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Q&A: It’s All Downhill for Brandon Semenuk

MTB - The Vancouver Sun Interview

Shawn Conner / The Vancouver Sun

Brandon Semenuk is a 23-year-old freestyle mountain biker who has just completed a film about the sport, Rad Company. The film features the Whistler born-and-raised Semenuk, who’s been riding mountain bikes since he was six and started racing when he was nine, and his team flying down hillsides, spinning in mid-air and pushing themselves and their machines to their limits in locations all over North America, including several in B.C. Semenuk came to co-direct the feature through Life Behind Bars, a series of short web films about freestyle mountain biking. We reached the award-winning athlete while he was shooting a new episode of Life Behind Bars in New Hampshire and talked to him about the film and his sport.

How is Rad Company different from Life Behind Bars?
Rad Company is more like core mountain bike riding footage. Life Behind Bars is more of a lifestyle series — it has riding but also behind-the-scenes footage, and a story.

Who is the intended audience for Rad Company?
It’s definitely mostly going to reach the core mountain bike scene, but hopefully people from other action sports as well — like motocross, or BMX biking. I watch skateboarding and skiing videos, and all that too.

Where there any action-sports features or genres that served as a model for Rad Company?
Not necessarily. We kind of just filmed and put it together, however it worked. It’s hard to script it out when you’re just shooting action.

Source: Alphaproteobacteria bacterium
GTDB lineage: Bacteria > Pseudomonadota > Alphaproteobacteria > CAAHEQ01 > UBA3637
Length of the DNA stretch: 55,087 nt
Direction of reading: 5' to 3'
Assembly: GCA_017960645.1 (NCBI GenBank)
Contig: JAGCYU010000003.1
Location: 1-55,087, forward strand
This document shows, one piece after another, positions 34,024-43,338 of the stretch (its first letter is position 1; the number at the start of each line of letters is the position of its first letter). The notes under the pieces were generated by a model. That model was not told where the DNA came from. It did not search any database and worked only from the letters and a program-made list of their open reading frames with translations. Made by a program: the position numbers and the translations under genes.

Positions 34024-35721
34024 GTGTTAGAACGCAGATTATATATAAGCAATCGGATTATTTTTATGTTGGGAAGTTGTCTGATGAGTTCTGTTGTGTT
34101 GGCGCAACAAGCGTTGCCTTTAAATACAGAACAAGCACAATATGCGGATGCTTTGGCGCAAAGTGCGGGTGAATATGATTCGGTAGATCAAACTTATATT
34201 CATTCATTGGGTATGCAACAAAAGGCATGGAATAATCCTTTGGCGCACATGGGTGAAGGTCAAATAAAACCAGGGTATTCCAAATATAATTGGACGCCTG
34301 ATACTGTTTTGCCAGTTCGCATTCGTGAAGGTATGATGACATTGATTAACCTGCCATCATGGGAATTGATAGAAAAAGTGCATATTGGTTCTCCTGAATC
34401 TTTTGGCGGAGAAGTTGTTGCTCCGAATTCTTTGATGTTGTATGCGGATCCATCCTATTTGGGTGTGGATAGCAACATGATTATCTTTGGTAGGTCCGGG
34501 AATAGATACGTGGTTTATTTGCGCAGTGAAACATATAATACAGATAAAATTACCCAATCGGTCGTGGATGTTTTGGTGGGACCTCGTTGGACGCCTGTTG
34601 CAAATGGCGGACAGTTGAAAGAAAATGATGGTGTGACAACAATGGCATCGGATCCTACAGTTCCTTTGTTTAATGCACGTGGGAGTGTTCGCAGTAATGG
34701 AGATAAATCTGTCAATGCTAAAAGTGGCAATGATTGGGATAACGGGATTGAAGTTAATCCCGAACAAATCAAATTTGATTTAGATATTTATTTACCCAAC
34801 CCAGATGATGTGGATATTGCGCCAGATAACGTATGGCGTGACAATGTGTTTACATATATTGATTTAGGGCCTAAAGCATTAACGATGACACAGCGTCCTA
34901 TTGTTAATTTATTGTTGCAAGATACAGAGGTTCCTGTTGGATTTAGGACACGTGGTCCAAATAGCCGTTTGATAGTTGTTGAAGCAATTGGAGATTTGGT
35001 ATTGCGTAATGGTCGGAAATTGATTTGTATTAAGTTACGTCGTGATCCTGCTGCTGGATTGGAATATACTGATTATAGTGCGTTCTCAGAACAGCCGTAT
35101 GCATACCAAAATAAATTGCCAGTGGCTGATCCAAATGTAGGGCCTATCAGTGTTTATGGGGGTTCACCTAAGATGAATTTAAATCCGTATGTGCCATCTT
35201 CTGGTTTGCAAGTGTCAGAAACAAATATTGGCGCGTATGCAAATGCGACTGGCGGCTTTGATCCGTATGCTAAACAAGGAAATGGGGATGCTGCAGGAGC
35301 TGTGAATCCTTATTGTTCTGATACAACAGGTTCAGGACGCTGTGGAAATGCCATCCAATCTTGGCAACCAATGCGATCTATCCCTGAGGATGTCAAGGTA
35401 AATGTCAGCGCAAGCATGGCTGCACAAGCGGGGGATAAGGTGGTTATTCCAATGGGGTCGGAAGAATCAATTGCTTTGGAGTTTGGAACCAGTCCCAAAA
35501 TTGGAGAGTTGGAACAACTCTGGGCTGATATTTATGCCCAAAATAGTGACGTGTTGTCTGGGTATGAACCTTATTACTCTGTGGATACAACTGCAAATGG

What was your involvement?
Mostly as athlete, but some co-directing too, and finding and building the locations.

What was your directing experience?
Some Life Behind Bars stuff, and I’ve worked with lots of different filmmakers to make the best shots and edits we can. Obviously nothing as big as this project, but I’d had a little taste of it before.

Did it ever seem overwhelming?
Oh yeah. But before I started I knew it was going to be like that.

There are no female mountain bikers in the Rad Company team. Are there not a lot of women in the sport?
Not really. Not in free-riding. They’re not quite as progressive as the males, I guess.

How old is free-riding as a sport?
It could’ve rooted from many different people. I think it got bigger around 2001, with events like Red Bull Rampage.

How far does it have to go before it’s regarded as a mainstream sport?
I guess it’s all down to opinion now. Some people may call it a mainstream sport, some may not. You don’t see it on TV as much as BMX, skateboarding and surfing. But I think it has a big following now and lots of people who do it. It’s a vast sport, there are so many different genres. It’s a mainstream sport but definitely not the biggest.

After the world premiere in Vancouver, where will people be able to see Rad Company?
Bike shops will have copies of the DVD. And iTunes will distribute it.

Now that you’ve got some distance, what do you think of the film?
I’m happy. It was a one-year project, we got lots done. I’m pretty stoked.

Is there talk of a sequel?
I have no idea. I’m just along for the ride at this point. If there’s an opportunity for another one, I’d probably take it.
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